The Reliance Project 2

Some fabulous spar dimensions coming out to air at The Reliance Project – to build a one-sixth scale museum-quality fully rigged model of the 1903 America’s Cup winner at the The Herreshoff Museum at Bristol, Rhode Island, USA.

After the scare of the G.L. Watson designed Shamrock II challenge, Reliance’s designer Nathanael Herreshoff was taking no chances:

Boom 115′ long with max diameter of 21″ …
Spinnaker boom 83′ 4″ with max diameter of 12 9/16″ …

Reliance's 10fft (32m) boom bends to the breeze as she sits nicely to windward of Shamrock IIILibrary of Congress

Reliance’s 115ft (35m) boom bends to the breeze as she sits nicely to windward of Shamrock III.
Library of Congress

Read more at the project blog.

PBP_daisy

Buy Martin Black’s G.L Watson – The Art and Science of Yacht Designhere.

IM

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About Peggy Bawn Press

496pg biography of Scottish yacht designer, George Lennox Watson (1851-1904). Significant book on the history of yacht design & the development of modern yachting. Beautifully illustrated. Many photographs previously unpublished.
This entry was posted in America's Cup, boatbuilders, boatyards, G.L. Watson, G.L. Watson clients, Irish yachting, other yacht designers, replica, yacht racing and tagged , , , , , . Bookmark the permalink.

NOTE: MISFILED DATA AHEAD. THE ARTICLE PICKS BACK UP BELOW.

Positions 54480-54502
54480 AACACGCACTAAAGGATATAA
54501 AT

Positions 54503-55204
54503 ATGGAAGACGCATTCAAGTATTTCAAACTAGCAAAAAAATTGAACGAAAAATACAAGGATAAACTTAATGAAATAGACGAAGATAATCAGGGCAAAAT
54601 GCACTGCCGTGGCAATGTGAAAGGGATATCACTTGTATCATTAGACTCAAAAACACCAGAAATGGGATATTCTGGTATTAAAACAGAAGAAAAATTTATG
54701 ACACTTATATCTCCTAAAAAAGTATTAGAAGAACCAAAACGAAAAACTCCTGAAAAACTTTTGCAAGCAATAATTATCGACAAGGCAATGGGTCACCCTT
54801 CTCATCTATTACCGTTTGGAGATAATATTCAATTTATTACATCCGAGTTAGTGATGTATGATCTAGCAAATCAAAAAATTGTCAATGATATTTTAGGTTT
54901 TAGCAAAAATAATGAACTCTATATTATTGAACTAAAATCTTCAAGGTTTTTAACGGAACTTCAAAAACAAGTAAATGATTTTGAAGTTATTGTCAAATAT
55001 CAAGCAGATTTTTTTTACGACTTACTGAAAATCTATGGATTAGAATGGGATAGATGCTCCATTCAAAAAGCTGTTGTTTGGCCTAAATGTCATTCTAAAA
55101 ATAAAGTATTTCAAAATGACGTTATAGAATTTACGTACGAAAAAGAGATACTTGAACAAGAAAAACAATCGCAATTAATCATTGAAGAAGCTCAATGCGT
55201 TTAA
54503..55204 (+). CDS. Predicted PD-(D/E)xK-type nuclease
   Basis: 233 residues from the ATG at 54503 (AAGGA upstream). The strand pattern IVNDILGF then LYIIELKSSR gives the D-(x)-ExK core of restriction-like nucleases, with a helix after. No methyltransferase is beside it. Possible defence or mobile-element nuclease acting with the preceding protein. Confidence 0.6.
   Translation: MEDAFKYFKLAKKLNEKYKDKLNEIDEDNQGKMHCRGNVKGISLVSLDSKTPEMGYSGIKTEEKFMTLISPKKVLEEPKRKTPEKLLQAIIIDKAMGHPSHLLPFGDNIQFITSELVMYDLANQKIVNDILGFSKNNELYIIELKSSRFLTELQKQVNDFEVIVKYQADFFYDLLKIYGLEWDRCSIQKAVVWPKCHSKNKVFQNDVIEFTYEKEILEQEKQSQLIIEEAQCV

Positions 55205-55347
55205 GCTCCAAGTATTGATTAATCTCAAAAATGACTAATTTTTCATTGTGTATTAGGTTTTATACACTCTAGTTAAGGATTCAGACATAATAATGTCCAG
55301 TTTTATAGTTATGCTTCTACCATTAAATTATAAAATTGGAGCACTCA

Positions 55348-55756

3 Responses to The Reliance Project 2

  1. Murshed Alam-Ahmed says:

    I enjoy your blogs. I was a Naval Architect/shipyard apprentice at Denny’s of Dumbarton (1956 – 1961).There are excellent NY Times reports (dated 1901 and 1903) on the the Denny built Shamrock II and Shamrock III.

    SHAMROCK II. In 1901 Sir Thomas Lipton commissioned William Denny & Brothers, Dumbarton; Scotland to build a yacht for the America’s Cup. The yacht was designed by George Lennox Watson

    Length Overall 135’ 2” Length Waterline 89’ 6” Beam – 24’ 3” Depth 25’ Mast 158’ 6” Bowsprit to Boom 184’ 6”
    The shell was manganese bronze. The mast was tapered vanadium steel tube.

    The craft was a beautiful example of design and workmanship – the finest example of a large racing yacht ever seen. Alas! Now only models and photographs exist of these magnificent racing yachts.

    Sir Thomas Lipton ordered Shamrock III in 1903.

    The vestiges of Denny’s have totally disappeared in Dumbarton, only a Model Tank exists.

    Mo Ahmed/Dana Point/California

  2. Fascinated to read about your Denny of Dumbarton apprenticeship.

    ‘Shamrock II’ really was a masterpiece, and should have won the America’s Cup in 1901. The subsequent defence, which would presumably have been sailed on Belfast Lough, is one of sailing history’s fascinating “what ifs”

    The Denny Tank Museum at Dumbarton, the world’s first commercial ship model testing tank, opened in 1883, and where Shamrock II’s lines were developed, is well worth a visit.

  3. Edit 27 March 2013: boom length changed from 105ft to 115ft per the project’s Sandy Lee’s 15 January “Reliance Project” blog comment at,
    http://therelianceproject.wordpress.com/2013/01/14/spars-and-masts/#comments

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